Art was her life’s work, but Elizabeth Webber left a legacy far beyond the whimsical paintings she created. That greater legacy is one of perseverance, kindness and courage through terrible adversity.
“I knew her as an artist, one of the Webber kids, my aunt, and the strongest person I will ever know,” Rachel Webber said at her aunt’s funeral Mass at Our Lady of Perpetual Help Church in Everett.
Elizabeth Ann Webber died Aug. 23 after suffering for most of her adult life with crippling rheumatoid arthritis. She was 65.
In unrelenting pain, for years in a wheelchair and unable to walk, and despite prosthetic joints and many surgeries, she continued to create magical works of art. And in her large and loving family, she was the one who never forgot a birthday, an anniversary or a special gift for someone.
The Everett woman was the eldest of 10 children, the daughter of the late Bernie Webber and his wife, Joy. Bernie Webber, a well-known watercolor painter and illustrator, died in 2006 at age 83. Her great-uncle was Arne Jensen, another noted regional artist.
While her father realistically captured places and people of the Northwest, Elizabeth Webber’s work is fanciful. She was known for her holiday artwork, especially her Halloween and Christmas images.
Webber is survived by her mother and nine siblings: sisters Barbara Bly, Patricia Chadwick and Katherine Hawthorne, and brothers Tom, John, Chris, Greg, Stephen and Rich Webber. She also had many nieces and nephews.
“Everything she touched had a kind of whimsical, imaginative approach. There were a lot of little scenes — little mice, snails, dragonflies, gardens and nature,” Bly said. “She and I shared a room when we were young. She would make up stories at night, little dream worlds, especially at Christmastime. She was like that. Her house was like that. She was magical.”
Back in Everett, she worked for a time in the 1970s as an illustrator at the Everett Public Library, and as a watercolor instructor for the Everett Parks Department.
Determined to complete her education, she graduated in 1989 from Seattle’s Cornish College of the Arts, with a focus on fine arts and costume design. Her expertise in costumes showed in a series of paintings with Shakespeare themes.
In 2003, an Everett High history class was given an assignment to interview graduates of their school working in the arts. Tim O’Donnell was among the students whose articles were compiled in a publication, “For the Love of the Arts,”
O’Donnell’s father, Everett historian Jack O’Donnell, remembers his son working on that assignment. “Tim luckily drew Elizabeth Webber. When Tim returned from interviewing her, he said she was the nicest person he’d ever met,” Jack O’Donnell said.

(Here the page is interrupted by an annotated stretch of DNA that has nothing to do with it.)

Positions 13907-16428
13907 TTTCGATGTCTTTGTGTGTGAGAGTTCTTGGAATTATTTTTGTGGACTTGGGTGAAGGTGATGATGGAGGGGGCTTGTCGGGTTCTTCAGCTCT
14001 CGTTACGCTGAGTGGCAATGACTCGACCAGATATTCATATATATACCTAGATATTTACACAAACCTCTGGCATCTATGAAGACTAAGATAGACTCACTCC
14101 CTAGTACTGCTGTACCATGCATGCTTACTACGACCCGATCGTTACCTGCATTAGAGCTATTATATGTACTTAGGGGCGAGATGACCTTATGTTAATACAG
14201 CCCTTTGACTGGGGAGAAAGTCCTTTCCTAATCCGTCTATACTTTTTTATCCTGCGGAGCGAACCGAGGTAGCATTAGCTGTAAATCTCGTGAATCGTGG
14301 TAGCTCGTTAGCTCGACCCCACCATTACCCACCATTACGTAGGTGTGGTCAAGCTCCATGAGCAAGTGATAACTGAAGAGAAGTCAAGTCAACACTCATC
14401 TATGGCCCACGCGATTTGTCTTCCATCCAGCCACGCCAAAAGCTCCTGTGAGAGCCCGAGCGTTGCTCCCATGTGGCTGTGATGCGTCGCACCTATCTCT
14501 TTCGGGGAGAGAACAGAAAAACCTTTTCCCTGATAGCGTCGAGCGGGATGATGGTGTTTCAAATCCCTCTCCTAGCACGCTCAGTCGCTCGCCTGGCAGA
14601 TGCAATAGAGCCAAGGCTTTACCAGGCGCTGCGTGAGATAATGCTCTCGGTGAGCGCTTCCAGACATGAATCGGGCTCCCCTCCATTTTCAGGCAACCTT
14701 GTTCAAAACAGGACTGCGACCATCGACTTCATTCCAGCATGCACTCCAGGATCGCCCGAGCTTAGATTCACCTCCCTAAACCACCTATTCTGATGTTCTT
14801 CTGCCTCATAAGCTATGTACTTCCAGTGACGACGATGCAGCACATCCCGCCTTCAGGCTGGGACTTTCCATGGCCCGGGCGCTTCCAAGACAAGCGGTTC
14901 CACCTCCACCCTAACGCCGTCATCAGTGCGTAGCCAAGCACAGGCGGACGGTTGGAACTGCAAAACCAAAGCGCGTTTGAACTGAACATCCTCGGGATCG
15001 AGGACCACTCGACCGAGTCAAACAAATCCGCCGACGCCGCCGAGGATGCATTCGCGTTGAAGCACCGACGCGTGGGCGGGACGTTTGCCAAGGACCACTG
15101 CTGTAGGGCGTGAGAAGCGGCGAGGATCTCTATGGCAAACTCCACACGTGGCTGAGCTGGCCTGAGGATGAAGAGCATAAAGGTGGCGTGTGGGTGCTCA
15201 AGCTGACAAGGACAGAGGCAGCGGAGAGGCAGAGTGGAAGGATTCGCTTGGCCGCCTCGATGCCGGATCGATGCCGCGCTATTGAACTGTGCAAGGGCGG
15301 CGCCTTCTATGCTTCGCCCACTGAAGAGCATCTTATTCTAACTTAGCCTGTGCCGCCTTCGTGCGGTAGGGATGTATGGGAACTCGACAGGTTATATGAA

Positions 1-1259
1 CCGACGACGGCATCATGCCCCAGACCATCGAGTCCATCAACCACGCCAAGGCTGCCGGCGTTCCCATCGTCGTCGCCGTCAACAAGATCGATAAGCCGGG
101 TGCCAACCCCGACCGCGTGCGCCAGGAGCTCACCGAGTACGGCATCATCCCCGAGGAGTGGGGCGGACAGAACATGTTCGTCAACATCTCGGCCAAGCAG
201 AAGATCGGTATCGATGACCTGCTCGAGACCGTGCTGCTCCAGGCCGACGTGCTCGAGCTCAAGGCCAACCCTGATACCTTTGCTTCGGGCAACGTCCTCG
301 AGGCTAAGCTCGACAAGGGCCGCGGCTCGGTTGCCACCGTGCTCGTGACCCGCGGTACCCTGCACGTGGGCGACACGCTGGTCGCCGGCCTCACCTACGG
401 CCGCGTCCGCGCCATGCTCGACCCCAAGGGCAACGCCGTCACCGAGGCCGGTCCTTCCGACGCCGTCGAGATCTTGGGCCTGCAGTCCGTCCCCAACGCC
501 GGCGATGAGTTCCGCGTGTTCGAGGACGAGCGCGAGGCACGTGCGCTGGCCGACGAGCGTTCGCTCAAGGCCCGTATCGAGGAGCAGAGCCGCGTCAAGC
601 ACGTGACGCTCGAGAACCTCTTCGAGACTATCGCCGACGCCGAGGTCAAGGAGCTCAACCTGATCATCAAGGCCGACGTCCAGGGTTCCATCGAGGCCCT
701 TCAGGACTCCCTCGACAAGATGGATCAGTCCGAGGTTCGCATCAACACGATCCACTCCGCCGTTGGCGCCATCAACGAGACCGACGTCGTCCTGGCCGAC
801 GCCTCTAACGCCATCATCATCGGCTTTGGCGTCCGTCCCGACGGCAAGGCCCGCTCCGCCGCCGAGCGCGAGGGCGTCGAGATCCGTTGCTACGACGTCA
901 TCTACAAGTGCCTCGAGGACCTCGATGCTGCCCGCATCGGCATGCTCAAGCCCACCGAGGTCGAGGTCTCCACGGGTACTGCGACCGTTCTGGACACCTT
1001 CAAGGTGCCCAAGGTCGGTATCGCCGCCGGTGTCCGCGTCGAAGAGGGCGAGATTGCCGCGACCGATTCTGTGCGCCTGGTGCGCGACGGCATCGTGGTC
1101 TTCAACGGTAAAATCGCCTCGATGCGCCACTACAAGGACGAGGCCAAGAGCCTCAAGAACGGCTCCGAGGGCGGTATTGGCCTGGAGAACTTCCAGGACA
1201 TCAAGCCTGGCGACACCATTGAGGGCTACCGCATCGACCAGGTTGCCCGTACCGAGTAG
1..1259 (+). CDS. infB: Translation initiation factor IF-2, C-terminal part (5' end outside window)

In Tim’s article, Webber is quoted as saying: “God’s given me this talent. My greatest joy is to use it. … My faith gave me a purpose for my suffering. It helped me realize I had to go on, to keep trying.”
Bly described her sister as “a living example of Christ on the cross.”
“Her suffering gave strength to other people. She really lived for other people,” Bly said.
Webber kept painting after a devastating loss in 2005. That’s when most of her largest works were stolen.
An exhibit of her work had been on display in the Everett library’s coffee shop. The paintings had been taken down and were in the care of a woman who curated the exhibit. The car, parked at the Everett Station, was stolen and eventually recovered. Webber’s watercolor, oil and oil pastel paintings — 12 large works and more than 30 smaller pieces — have never been found.
“These were pieces of my legacy,” Webber said in a 2005 Herald article after the theft. “I had willed a lot of these pieces to my nieces and nephews. I’ll never be able to reproduce them, to physically paint like that again.”
Judy Matheson, who owns J. Matheson Gifts in Everett, said Webber displayed and sold her Halloween and Christmas paintings at annual shows at the downtown shop. Even in her last weeks at Providence Regional Medical Center Everett, Webber was still planning a Halloween display, Matheson said.
“She was a very dear friend,” she said. “There has never been a more generous person. She’s our angel.”
At their aunt’s funeral, several nieces spoke of Webber’s larger legacy. They love her paintings, but it is her spirit that for them lives on.
Rebecca Shannon said her aunt embraced life as a precious gift. “Auntie Liz has always been magic. And she truly fought for every minute of her life,” said Madeline Chadwick, another niece.
Niece Erin Webber said her aunt never put herself first. “If you were sick, she was the first to send a card,” she said.
“We wanted a miracle for Auntie Liz,” Erin Webber said. “She was a miracle.”
Julie Muhlstein: 425-339-3460; firstname.lastname@example.org.